Visiting a local village and discovering how Lankan locals live was an eye-opening and intriguing experience. From using traditional modes of transport to cooking up a staple dish, we really got to see how rural life used to be, and still is in many regions.
We were taken to the river by a Ox-drawn cart, which was the most uncomfortable ride ever. The wheels must have been square, as every bump was like going over a massive pothole and you were periodically jolted out of your seat.
To much relief, we finally reached the waters edge where a boat took us the remaining distance to the village. One man rowed four of us so it was very slow paced, but it was perfect for taking photographs and enjoying the views!
When we reached the village, we were welcomed into the home of a lovely family, where we were instantly made to feel easy by their warm smiles and enthusiastic “Ayubowan” greetings.
Cooking up a Storm
With much assistance, we cooked from scratch a stable Sri Lankan lunch dish – Pol Roti and Coconut Sambal.
We started off by beating barley grain to separate out the husk. It was then grounded into a fine powder using a stone mill on the floor, which was harder to move then it looked!
The coconut is a central part of Sri Lankan cooking and this meal was no exception. Firstly, we drank the coconut water which was a refreshing (albeit slightly warm) drink. The coconut meat was then scraped out using an unusual instrument, which you had to sit on to operate.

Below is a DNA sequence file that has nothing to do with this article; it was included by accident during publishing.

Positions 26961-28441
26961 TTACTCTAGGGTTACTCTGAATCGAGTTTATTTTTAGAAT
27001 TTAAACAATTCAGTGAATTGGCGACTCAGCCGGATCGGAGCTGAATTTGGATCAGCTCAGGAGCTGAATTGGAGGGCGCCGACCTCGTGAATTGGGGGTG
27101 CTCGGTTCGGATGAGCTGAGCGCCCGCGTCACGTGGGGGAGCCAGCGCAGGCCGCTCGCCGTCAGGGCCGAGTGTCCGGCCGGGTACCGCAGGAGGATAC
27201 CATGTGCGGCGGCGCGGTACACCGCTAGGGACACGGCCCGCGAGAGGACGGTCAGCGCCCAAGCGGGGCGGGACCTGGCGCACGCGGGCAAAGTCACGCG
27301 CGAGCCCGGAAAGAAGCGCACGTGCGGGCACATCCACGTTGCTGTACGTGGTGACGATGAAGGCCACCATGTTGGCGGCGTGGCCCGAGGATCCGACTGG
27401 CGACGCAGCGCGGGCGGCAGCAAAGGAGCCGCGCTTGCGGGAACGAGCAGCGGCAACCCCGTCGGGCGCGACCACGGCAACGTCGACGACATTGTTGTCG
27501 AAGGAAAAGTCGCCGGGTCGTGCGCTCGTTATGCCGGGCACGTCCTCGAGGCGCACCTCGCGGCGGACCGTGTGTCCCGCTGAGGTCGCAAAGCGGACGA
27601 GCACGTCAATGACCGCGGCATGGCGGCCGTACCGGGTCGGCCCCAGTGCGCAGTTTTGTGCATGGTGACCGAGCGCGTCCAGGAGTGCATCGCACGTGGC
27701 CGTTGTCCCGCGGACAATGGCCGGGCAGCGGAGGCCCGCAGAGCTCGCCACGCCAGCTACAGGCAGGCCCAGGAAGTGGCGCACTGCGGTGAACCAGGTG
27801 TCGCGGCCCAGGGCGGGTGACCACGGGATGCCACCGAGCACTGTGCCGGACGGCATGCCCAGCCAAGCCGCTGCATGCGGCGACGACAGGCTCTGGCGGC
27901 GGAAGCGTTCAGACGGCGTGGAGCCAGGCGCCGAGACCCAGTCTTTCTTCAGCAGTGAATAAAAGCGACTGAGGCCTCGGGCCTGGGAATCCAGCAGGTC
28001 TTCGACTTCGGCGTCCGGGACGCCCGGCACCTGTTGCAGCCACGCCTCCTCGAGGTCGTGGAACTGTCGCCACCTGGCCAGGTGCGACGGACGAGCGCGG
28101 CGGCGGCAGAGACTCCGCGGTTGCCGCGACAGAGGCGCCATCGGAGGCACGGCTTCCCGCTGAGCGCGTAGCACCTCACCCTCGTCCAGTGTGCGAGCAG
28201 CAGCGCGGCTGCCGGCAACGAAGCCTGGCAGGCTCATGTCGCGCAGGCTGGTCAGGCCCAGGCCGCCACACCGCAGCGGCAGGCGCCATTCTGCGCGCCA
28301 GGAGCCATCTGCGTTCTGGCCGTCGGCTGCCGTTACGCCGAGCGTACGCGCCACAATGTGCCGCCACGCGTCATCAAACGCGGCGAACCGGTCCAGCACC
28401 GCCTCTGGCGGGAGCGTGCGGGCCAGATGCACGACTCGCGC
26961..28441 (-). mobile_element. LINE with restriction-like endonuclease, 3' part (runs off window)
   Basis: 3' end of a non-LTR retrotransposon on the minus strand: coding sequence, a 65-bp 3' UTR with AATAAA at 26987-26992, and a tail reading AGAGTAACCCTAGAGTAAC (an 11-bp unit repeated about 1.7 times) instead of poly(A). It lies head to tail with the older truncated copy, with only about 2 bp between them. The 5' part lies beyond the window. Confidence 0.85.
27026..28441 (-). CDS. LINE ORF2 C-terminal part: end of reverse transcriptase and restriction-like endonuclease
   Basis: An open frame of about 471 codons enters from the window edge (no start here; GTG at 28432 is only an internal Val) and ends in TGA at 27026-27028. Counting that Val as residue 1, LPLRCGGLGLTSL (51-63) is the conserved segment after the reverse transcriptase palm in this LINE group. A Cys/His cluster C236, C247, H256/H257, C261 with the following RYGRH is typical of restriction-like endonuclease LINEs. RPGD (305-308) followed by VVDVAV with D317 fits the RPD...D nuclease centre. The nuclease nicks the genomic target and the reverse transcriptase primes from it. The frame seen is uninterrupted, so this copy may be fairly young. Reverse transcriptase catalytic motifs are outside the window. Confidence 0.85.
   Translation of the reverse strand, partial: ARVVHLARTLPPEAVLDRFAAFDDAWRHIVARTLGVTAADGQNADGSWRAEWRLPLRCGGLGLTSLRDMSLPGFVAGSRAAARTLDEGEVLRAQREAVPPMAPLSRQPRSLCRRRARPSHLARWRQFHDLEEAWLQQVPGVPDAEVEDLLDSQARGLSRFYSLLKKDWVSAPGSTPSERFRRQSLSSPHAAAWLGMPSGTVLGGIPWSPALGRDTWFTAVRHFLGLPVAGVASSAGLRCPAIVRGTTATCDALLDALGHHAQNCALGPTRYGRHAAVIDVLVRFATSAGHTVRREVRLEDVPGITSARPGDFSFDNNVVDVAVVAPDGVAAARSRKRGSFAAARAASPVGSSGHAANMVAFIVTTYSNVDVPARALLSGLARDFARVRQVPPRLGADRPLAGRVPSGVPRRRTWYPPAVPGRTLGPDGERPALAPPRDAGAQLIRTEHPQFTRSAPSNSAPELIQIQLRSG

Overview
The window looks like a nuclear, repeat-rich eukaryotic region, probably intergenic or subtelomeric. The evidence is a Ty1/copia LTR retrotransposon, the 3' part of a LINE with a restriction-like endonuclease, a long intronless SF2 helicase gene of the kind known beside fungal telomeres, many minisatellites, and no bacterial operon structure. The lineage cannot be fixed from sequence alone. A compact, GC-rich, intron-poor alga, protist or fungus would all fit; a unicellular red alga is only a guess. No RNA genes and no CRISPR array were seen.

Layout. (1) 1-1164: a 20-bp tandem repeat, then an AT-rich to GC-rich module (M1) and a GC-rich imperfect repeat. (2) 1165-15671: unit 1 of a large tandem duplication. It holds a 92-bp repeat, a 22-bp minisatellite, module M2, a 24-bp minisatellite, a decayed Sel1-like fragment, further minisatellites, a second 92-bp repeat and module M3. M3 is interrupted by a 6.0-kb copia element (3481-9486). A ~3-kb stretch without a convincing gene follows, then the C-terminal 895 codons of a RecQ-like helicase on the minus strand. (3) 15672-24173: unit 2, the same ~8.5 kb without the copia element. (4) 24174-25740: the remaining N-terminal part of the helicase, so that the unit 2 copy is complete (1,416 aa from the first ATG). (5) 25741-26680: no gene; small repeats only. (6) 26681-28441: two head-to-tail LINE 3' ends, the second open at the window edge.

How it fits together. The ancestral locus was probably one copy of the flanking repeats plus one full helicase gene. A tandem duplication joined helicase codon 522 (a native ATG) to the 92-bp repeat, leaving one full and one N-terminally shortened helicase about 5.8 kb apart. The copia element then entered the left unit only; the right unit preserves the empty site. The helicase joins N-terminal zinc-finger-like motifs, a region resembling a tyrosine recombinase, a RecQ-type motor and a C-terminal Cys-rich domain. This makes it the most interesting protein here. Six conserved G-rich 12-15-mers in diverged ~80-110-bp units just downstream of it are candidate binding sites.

The Pol Roti was then made using the coconut meat and flour, as well as some onions and chilies. They were cooked in between coconut leaves on top of a wood fire, which in turn smoked out the entire home.
Whilst waiting for the Rotis to cook, we began making the Coconut Simbal. We grounded between two rocks: onions, chilies, lime, tomatoes and (of course) coconut to make a mouthwatering red paste.
The final dish was definitely the best Pol Roti and Coconut Simbal I tasted in Sri Lanka – maybe because I helped made it!
Once again the coconut tree is used, but this time to make the roof of their home. They wove the coconut tree’s leaves together by crisscrossing them between each other. This made a semi-water tight and surprisingly strong section of roof. They then overlaid each section and wove together the separate pieces.
Amazingly, they had to replace the roof every year, so you can only imagine what a time consuming process this is.
Other Handy Work
There was an enormous tree house in the garden built for when elephants came into the village. They would run up there and throw firecrackers down to scare them away. It was the tallest tree house I’ve ever seen and you could comfortably fit an entire family up there.
I was most impressed by how they use every part of the coconut, from cooking to thatching the roofs of their homes. Certainly nothing was wasted!
I couldn’t recommend this experience enough and as you are asked for a donation not a entrance fee, it can be very budget friendly. Although I suspect you will want to tip generously, thanks to the great experience and their warm hospitality.
The experience we went to was in a village named Palwehera (near Dambulla). Just ask any of the locals to point you in the right direction!